The Old Testament is not about wrath; it is about mercy. It is about a troubled and violent world that is not the world God created, but is the world God chooses to forgive, to redeem, to save, to heal.

The forgiveness of which Jesus speaks – the forgiveness that is the heart of the Old and New Testament alike – is a real forgiveness lived in a broken world. It is not carefree young people singing “All you need is love;” it is a gritty, determined, dirt-under-your-fingernails, love.

The beatitudes we heard last week, “Blessed are you who are poor, blessed are you who are hungry, blessed are you who weep,” – these are not romantic ideas; they are real world ideas. And those exclamations about what is honorable and what is shameful in God’s sight lead immediately to this one sentence: “Love your enemies.”

“Love your enemies,
do good to those who hate you,
bless those who curse you,
pray for those who abuse you.
If anyone strikes you on the cheek, offer the other also;
and from anyone who takes away your coat do not withhold even your shirt.
Give to everyone who begs from you;
and if anyone takes away your goods, do not ask for them again.
Do to others as you would have them do to you.” (Luke 6:27-31)

Do to others as you would have them do to you.” We call it the Golden Rule but, as I have said, it is a gritty, determined, dirt-under-your-fingernails, kind of rule.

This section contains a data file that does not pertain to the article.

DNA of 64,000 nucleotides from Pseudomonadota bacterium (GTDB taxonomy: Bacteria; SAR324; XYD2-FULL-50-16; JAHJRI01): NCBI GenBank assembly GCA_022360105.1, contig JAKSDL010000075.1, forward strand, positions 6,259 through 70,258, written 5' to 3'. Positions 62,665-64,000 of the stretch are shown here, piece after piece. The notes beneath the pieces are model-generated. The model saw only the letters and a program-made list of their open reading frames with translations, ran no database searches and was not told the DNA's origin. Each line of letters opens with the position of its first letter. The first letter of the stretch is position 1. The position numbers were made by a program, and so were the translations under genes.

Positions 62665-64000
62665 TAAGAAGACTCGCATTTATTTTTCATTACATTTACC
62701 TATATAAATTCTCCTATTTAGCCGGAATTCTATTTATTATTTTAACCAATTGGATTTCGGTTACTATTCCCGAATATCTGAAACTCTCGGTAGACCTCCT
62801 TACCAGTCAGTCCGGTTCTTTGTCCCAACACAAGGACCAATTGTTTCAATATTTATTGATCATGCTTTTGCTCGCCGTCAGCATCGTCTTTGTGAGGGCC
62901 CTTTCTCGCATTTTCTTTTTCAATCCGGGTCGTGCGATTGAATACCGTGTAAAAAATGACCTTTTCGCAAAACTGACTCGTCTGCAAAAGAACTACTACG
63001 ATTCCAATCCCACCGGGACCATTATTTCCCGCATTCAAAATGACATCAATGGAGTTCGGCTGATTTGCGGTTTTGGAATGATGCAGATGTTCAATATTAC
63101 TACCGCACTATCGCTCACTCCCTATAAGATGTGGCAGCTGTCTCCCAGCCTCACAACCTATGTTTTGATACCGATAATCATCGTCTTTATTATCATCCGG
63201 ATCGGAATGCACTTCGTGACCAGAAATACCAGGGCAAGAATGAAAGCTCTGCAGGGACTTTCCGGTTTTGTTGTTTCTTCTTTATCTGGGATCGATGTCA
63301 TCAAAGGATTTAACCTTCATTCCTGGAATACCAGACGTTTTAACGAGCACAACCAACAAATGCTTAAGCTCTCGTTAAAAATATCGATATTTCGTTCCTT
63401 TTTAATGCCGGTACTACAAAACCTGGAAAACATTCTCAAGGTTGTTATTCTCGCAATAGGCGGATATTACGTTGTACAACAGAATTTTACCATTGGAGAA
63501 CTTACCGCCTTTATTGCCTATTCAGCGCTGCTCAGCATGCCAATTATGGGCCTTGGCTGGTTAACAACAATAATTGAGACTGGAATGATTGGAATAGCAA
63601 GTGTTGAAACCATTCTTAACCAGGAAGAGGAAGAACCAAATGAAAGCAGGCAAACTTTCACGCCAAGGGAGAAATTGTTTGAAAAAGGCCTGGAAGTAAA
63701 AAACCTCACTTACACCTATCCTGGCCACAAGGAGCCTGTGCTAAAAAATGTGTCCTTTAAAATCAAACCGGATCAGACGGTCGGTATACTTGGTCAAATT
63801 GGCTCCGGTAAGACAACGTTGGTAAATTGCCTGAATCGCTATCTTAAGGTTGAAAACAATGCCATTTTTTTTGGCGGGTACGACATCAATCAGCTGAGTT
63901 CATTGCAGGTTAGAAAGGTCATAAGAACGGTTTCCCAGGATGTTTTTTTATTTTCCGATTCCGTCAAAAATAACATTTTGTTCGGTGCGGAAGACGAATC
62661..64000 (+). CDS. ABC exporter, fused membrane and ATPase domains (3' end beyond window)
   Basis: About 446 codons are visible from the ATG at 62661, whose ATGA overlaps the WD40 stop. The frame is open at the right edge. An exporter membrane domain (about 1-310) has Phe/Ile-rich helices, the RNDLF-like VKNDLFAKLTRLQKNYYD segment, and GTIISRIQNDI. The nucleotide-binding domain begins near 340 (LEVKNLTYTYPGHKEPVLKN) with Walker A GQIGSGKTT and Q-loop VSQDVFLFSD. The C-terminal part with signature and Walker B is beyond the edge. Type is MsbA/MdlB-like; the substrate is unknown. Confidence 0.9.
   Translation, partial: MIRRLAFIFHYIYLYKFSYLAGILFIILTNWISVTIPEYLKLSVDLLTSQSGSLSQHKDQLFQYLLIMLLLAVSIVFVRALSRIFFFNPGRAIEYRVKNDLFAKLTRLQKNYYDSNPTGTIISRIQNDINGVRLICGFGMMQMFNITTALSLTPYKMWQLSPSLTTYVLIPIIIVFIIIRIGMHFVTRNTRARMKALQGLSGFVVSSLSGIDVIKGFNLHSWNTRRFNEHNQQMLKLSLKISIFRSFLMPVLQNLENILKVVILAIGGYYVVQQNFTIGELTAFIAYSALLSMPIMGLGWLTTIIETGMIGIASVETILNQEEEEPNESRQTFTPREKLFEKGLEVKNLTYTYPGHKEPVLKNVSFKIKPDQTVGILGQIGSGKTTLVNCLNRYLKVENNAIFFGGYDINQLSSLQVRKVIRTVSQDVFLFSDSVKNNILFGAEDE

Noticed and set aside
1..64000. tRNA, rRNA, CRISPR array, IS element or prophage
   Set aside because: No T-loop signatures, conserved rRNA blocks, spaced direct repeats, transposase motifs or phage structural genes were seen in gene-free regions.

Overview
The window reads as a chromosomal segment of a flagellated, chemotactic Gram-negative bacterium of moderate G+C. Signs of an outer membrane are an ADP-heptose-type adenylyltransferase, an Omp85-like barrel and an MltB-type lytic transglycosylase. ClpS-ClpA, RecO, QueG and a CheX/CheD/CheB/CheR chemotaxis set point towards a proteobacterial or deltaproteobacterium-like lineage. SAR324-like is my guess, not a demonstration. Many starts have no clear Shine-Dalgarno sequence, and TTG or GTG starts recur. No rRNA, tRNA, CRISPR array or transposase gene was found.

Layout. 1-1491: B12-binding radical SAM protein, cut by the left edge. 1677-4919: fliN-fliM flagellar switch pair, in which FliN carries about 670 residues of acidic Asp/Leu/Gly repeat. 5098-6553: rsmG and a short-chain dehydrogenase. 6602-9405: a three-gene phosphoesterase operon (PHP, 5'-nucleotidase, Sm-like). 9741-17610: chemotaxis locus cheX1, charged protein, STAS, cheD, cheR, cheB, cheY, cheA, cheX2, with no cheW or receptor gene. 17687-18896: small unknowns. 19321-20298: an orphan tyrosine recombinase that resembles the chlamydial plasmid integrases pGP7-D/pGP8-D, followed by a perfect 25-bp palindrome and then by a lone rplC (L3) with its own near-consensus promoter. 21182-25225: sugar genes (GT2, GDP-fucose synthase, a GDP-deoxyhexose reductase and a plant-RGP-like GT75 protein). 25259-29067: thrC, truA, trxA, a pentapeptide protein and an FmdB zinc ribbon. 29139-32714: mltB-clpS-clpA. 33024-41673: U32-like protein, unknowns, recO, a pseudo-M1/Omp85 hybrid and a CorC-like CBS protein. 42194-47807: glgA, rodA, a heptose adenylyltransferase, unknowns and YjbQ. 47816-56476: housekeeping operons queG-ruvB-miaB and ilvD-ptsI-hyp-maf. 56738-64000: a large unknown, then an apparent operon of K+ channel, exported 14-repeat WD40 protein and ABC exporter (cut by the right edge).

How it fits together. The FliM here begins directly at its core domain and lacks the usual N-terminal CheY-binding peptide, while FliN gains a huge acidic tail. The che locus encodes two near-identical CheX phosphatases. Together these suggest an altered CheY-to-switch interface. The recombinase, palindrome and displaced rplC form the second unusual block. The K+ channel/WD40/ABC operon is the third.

And understand why Jesus says this:

“If you love those who love you, what credit is that to you? For even sinners love those who love them. If you do good to those who do good to you, what credit is that to you? For even sinners do the same. If you lend to those from whom you hope to receive, what credit is that to you? Even sinners lend to sinners, to receive as much again. But love your enemies, do good, and lend, expecting nothing in return. Your reward will be great, and you will be children of the Most High; for he is kind to the ungrateful and the wicked. Be merciful, just as your Father is merciful.” (Luke 6:32-36)

We are to love our enemies because God loves God’s enemies. God is faithful to us when we are not faithful. God is generous when we are not generous. God is kind when we are not kind. God is merciful when we are not merciful.

We are to love our enemies because God loves God’s enemies. And we are not talking about generalities. They tried to kill Joseph. They did kill Jesus. They showed no mercy. They showed no generosity. They stripped him and beat him and pierced his hands with spikes and his side with a spear. They mocked him as he hung there in shame. And the soldiers, after they had had their sport of dressing him up like a king and beating and spitting upon him, demanding that he prophesy – after they had done their Abu Graib cruelties, they callously ignored him on the cross and threw dice for his few meager possessions. But there were no thunderbolts from heaven, only a sad darkness. And there were no curses from the cross, only mercy and forgiveness.